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MIN@TOR: Buehrle magnificent in Blue Jays' victory

TORONTO -- The Blue Jays are in desperate need of a turnaround before the All-Star break, and it was Mark Buehrle who ensured their final stretch of nine games started off on the right foot.

Toronto's left-hander came through with one of his best outings of the season to snap a three-game losing streak and put his club in a prime position to win a series for the first time since June 21-23.

With eight games remaining before the break against Minnesota, Cleveland and Baltimore, the work is only just beginning, but the march past .500 baseball began on Friday night.

"We can lose 10 in a row or win 10 in a row. I'm going out there trying to win," an unfazed Buehrle said of his approach following the 4-0 victory vs. the Twins. "When the bullpen is used a lot, I try to go in there deep in the game. I try to win every game no matter the situation."

Toronto got itself back into contention during the month of June with an 11-game winning streak. The Blue Jays passed Tampa Bay in the standings to move out of last place in the American League East for the first time since April, while also gaining serious ground in the Wild Card standings.

A lot has changed since then, though. Toronto followed up its winning streak by dropping eight of the next 11 games to once again drop into the basement of the AL East. There's no longer much room for error in the chase for a spot in the postseason, but the first goal is to end the first half on a positive note.

Blue Jays manager John Gibbons pointed to these nine games vs. the Twins, Indians and Orioles as a crucial stretch. Toronto still doesn't know what kind of team it's going to be this season, but there's a strong possibility that more will be revealed in the near future.

"These nine games are very, very important to us," Gibbons said before Friday's game. "We'll have a better idea of where we're at, I would think, going into the All-Star Game. We're playing some pretty good teams, and we've been struggling lately. We definitely need to kick it in, that's for sure."

Buehrle helped with the initial phase of that goal by scattering six hits across seven scoreless innings of work. He didn't walk a batter while striking out five and throwing 74 of his 101 pitches for strikes.

There were only a couple of potentially dangerous situations that Buehrle had to pitch his way through. The Twins had runners on second and third with just one out in the first, but Buehrle struck out Justin Morneau and Trevor Plouffe to end the threat.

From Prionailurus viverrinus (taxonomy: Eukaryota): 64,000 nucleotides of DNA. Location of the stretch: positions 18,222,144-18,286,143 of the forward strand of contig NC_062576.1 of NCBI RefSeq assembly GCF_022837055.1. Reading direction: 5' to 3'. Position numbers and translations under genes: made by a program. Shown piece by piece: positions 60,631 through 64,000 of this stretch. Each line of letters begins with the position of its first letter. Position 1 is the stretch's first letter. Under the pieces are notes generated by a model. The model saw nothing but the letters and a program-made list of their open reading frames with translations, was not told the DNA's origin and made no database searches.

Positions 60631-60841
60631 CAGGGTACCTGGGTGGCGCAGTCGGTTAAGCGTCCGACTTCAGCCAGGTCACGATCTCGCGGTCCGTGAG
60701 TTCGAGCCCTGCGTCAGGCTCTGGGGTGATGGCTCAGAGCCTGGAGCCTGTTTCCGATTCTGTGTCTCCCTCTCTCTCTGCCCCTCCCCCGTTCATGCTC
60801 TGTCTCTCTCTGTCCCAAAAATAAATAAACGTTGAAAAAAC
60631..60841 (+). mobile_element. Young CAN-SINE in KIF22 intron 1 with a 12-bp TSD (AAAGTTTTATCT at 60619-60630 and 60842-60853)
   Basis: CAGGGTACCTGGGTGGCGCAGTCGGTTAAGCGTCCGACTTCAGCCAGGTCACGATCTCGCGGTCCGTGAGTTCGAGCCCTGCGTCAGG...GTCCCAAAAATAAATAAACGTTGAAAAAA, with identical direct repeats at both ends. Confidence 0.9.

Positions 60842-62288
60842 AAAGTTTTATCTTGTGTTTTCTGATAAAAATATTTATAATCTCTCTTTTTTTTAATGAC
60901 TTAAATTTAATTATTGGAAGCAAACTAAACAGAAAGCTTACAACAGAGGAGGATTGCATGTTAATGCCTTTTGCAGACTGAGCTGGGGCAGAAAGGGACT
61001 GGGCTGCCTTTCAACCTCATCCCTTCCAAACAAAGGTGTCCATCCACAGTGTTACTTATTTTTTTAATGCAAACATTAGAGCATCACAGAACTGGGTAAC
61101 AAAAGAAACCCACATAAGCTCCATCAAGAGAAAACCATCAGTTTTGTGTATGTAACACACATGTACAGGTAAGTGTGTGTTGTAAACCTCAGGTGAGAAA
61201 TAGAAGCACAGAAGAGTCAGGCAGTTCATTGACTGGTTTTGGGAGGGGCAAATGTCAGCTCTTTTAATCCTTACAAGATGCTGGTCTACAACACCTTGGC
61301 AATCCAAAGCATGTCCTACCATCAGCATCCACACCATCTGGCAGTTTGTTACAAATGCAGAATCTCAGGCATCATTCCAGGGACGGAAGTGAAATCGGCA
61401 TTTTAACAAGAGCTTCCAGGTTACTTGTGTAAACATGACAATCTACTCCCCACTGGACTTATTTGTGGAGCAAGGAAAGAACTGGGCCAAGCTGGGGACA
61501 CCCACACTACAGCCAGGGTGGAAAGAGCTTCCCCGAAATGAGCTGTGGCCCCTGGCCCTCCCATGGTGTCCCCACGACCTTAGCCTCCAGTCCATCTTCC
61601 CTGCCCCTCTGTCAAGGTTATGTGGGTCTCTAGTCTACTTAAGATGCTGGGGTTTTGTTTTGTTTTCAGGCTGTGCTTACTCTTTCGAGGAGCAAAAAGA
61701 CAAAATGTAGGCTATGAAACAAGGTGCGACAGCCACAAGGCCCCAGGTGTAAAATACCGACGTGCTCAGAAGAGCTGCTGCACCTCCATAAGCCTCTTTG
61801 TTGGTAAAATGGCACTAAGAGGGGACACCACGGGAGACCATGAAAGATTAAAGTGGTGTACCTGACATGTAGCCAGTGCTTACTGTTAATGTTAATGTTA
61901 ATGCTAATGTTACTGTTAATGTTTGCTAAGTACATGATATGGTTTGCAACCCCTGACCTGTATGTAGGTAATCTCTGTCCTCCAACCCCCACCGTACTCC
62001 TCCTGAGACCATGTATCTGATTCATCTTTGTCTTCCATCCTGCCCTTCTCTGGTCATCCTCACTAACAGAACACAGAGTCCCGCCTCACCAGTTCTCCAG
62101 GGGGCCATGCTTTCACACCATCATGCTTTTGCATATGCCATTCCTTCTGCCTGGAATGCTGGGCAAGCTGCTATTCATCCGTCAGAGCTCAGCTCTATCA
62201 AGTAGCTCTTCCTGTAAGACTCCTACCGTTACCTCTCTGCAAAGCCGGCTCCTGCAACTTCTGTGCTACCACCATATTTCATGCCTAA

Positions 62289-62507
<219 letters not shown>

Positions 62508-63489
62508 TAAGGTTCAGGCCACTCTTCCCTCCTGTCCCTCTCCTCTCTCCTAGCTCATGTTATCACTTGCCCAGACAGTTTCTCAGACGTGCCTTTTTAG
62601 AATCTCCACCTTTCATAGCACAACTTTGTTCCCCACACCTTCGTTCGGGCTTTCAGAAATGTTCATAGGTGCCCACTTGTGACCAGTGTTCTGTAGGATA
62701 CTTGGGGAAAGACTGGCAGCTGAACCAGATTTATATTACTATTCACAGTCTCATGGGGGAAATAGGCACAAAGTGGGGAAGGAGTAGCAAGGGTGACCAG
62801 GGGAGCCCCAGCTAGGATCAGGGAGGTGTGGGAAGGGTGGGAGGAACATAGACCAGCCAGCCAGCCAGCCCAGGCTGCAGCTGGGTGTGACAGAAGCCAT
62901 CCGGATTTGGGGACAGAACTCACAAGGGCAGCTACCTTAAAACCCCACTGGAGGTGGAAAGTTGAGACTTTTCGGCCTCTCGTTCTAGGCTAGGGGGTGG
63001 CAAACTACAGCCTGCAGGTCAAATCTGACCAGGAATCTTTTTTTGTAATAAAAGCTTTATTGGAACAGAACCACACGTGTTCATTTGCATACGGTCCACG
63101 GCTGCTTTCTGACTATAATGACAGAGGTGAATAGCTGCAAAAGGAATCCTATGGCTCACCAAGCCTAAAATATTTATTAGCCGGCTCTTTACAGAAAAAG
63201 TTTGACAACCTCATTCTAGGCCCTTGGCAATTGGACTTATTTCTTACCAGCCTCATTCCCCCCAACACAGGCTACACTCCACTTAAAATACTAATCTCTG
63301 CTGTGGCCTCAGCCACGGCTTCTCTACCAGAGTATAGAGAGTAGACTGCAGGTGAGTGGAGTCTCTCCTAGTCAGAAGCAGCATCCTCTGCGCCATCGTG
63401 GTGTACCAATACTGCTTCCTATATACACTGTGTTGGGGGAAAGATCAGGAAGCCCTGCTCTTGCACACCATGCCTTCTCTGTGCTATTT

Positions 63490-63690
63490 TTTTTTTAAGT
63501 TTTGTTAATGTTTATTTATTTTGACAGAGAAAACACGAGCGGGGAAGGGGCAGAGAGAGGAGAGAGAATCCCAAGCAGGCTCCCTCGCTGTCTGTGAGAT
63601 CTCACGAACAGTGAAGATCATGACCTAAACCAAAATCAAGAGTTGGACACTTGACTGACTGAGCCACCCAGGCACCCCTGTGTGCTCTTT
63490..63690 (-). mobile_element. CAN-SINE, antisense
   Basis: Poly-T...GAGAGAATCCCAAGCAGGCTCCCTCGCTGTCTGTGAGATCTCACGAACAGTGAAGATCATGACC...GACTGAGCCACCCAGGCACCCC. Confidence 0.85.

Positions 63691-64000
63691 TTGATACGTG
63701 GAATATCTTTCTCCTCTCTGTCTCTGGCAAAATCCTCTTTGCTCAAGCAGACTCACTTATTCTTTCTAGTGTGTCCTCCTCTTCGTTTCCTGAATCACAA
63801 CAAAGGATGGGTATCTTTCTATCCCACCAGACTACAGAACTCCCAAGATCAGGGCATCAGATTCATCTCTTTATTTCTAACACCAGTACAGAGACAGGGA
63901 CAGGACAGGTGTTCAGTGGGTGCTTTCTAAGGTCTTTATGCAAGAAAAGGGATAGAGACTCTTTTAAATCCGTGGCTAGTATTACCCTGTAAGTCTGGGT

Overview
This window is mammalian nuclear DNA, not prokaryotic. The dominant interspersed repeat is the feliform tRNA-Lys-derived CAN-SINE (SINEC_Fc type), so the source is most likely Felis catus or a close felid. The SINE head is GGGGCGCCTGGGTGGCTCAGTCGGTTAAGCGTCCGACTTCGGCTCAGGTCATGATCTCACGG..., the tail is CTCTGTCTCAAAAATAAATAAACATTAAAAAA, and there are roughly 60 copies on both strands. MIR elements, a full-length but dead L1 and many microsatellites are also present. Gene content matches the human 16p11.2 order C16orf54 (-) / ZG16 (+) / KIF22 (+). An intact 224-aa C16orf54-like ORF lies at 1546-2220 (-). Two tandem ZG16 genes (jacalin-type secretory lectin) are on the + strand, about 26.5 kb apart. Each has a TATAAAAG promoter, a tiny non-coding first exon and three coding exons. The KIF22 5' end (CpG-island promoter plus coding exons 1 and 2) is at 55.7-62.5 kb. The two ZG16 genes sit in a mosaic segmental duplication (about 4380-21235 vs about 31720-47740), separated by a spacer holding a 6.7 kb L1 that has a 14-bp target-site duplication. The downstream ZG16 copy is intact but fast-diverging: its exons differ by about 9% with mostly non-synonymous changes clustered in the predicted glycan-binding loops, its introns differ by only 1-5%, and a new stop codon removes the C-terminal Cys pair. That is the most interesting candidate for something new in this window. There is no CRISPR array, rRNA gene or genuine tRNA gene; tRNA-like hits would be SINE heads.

The second situation occurred in the fourth, when Buehrle surrendered a pair of back-to-back singles with two outs. He also got out of that jam with a strikeout, as he caught Aaron Hicks looking on a well-located, four-seam fastball.

Buehrle's strong outing continued his trend of success against the Twins. The 14-year veteran hadn't faced Minnesota since 2011, but has now gone 35 2/3 innings without having surrendered a run against the organization, while allowing just 20 hits over that span.

"Luck, to be honest with you, I don't know," Buehrle said when asked for reasons behind his success against the likes of Morneau and Joe Mauer. "It seems like the bigger-name guys, the guys that are supposed to kill you, don't, and then there's guys -- I can rattle off a few names that you guys would probably look at me like I'm crazy -- that have owned me.

"I don't say I get geared up for them. I know these guys are good players, but you have success against certain guys, and some guys that are in the big leagues for two years and they absolutely kill you. I don't know. I can't pinpoint what it is."

The seven innings matched a season high for Buehrle -- he'd gone seven on five separate occasions this year. It marked the first time he allowed fewer than four runs since June 19, but he is 4-3 with a very respectable 3.00 ERA dating back to May 11.

It was Jose Bautista who gave the Blue Jays an early lead in the third inning when he sent a 2-2 curveball over the wall in straight-away center field. That continued his recent turnaround following a rough month of June. The Dominican native now has four homers, two doubles, seven RBIs and five walks since June 29.

Toronto added to its tally in the fourth, when Jose Reyes recorded a two-run double and Bautista added an RBI single. All four runs where charged to right-hander Kevin Correia, who allowed 10 hits and three walks over six innings.

"I think the main problem in the fourth was two walks to lead off the inning," Correia said. "These guys are going to get hits. It's a very good lineup. They hit some balls that found holes and some right down the line, but it was the walks that killed me."

With the victory, the Blue Jays climbed back to within two games of .500. They have two more games remaining against the Twins before closing out the first half with a road trip through Cleveland and Baltimore.

Toronto will be re-evaluated in the near future, but there's still time for some last impressions before Judgement Day arrives.

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